The ship was built to carry 32 oarsmen, and the oar holes could be hatched down when the ship was under sail. It utilized a square sail of approximately 110 square metres (1,200 sq ft), which, it is estimated, could propel the ship to over 12 knots (22 km/h; 14 mph). The mast could be raised and lowered. While the ship was traveling in shallow water, the rudder could be raised very quickly by undoing the fastening. Dendrochronological dating suggests that the ship was built of timber that was felled around 890 AD. This period is the height of Norse (Viking) expansion in Dublin, Ireland and Jorvik (York), England. The Gokstad ship was commissioned during the reign of Harald Fairhair at the end of the 9th century. The ship could carry a crew of 40 men but could carry a maximum of 70.[3]

Gokstad Viking ship excavation. Photographed in 1880

The ship's design has been demonstrated to be very seaworthy.


The Viking, an exact replica of the Gokstad ship, crossed the Atlantic Ocean from Bergen, Norway to be exhibited at the World's Columbian Exposition in Chicago during 1893. Other replicas include the Gaia, which currently has Sandefjord as its home port, the Munin, (a half scale replica) located in Vancouver, B.C., the Íslendingur in the Viking World museum in Iceland, the Hugin in Kent, England, and the replica housed at the Hjemkomst Center in Moorhead, Minnesota.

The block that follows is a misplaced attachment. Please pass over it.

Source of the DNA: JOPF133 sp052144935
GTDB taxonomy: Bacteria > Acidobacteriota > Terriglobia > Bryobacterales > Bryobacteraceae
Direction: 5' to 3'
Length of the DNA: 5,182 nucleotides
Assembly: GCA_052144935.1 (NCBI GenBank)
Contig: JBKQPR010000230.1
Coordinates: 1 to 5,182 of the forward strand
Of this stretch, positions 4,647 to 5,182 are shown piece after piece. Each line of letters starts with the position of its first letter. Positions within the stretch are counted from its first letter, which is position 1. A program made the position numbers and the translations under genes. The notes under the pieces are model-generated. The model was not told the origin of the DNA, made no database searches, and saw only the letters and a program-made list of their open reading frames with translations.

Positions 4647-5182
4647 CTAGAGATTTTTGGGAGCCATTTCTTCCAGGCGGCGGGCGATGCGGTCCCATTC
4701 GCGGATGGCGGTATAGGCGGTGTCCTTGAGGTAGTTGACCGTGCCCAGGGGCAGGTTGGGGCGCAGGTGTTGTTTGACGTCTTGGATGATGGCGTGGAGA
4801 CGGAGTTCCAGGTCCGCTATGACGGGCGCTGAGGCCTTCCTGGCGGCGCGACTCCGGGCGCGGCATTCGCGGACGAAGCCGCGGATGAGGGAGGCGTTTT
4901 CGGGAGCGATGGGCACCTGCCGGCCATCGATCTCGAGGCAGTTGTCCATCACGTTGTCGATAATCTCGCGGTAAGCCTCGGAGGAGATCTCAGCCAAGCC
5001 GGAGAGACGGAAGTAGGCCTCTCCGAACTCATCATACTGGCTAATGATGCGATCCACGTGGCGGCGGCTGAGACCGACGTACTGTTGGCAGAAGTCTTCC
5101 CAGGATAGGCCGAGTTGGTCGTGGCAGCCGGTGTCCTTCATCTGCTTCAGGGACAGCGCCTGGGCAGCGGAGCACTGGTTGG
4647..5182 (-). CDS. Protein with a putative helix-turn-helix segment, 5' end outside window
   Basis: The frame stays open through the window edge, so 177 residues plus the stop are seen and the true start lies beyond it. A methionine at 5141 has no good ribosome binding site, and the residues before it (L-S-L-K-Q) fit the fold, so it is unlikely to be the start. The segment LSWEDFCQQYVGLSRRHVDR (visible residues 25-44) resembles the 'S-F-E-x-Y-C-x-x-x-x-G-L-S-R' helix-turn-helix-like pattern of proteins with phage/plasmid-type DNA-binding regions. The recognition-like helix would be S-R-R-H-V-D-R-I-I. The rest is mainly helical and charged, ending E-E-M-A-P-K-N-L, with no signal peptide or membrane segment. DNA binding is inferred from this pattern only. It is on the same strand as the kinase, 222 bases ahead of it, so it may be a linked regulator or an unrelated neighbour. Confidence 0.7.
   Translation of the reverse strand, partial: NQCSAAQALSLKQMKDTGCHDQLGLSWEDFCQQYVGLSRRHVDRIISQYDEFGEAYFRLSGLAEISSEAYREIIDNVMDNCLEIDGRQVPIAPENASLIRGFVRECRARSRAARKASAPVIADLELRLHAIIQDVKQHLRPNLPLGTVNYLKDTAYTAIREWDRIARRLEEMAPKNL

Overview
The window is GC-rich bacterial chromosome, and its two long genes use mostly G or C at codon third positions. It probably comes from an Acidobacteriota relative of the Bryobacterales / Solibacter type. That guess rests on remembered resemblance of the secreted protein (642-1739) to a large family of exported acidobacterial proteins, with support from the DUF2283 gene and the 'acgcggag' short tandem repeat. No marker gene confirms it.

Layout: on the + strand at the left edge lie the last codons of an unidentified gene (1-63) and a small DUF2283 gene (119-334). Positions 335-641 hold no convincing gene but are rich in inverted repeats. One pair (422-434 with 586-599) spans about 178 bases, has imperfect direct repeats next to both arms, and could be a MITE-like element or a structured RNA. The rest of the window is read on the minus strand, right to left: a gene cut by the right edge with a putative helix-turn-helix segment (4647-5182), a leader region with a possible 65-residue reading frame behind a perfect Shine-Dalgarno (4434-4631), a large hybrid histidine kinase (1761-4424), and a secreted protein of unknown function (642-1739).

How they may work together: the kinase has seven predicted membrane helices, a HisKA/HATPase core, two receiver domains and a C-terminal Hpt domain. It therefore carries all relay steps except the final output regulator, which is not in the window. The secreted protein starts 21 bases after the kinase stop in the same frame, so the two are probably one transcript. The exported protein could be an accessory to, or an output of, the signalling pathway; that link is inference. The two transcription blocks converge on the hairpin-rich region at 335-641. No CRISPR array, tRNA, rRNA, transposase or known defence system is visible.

Human remains[edit]

During the excavations, the skeleton of a male aged between 50–70 years was recovered. The skeleton was found in a bed inside a timber-built burial chamber. Although the identity of the person buried is unknown, it has been suggested[citation needed] that it is that of Olaf Geirstad-Alf, a petty king of Vestfold. He was of the House of Yngling, and died about this time, according to the Heimskringla.

Grave goods[edit]

The grave was furnished with grave goods. Apart from the ship itself, they consisted of three small boats, a tent, a sledge and riding equipment. It is believed that the mound was plundered in ancient times. The excavation in 1880 showed that valuables of gold and silver had been removed. In the Viking period, weapons were considered an important part of a man's grave goods. In the case of the Gokstad ship, any such weapons were probably taken by grave robbers.

Gokstad ship replica Viking at the World's Columbian Exposition Chicago in 1893

Currently the ship, the reconstructed burial chamber, two of the small boats and two tent boards from the burial chamber are displayed in the Viking Ship Museum in Oslo. Some other artifacts that survived the plundering are also on display in the museum.

Plans for a continued stay at the current location[edit]

The ship will not be moved from Bygdøy, Kristin Halvorsen (Minister of Education) stated on May 3, 2012 — thirteen years[4] after a debate regarding a possible relocation began.

In popular culture[edit]

The Gokstad is also the name of Tarvold's ship in the fictional TV-show named Viking Quest, known from the Entourage series on HBO.


  1. ^ Nicolaysen, N. (1882). "The Viking ship discovered at Gokstad in Norway" (in Norwegian and English). Cammermeyer. pp. 1–5. Retrieved 26 September 2011. [dead link]
  2. ^ Nicolaysen, N. (1882). "The Viking ship discovered at Gokstad in Norway" (in Norwegian and English). Cammermeyer. pp. 1–5. Retrieved 26 September 2011. [dead link]
  3. ^ T.D. Kendrick, A History of the Vikings (New York, NY: Frank Cass and Company, 1968), 24-26.
  4. ^ http://www.klassekampen.no/60191/article/item/null/forsegler-skipenes-skjebne

External links[edit]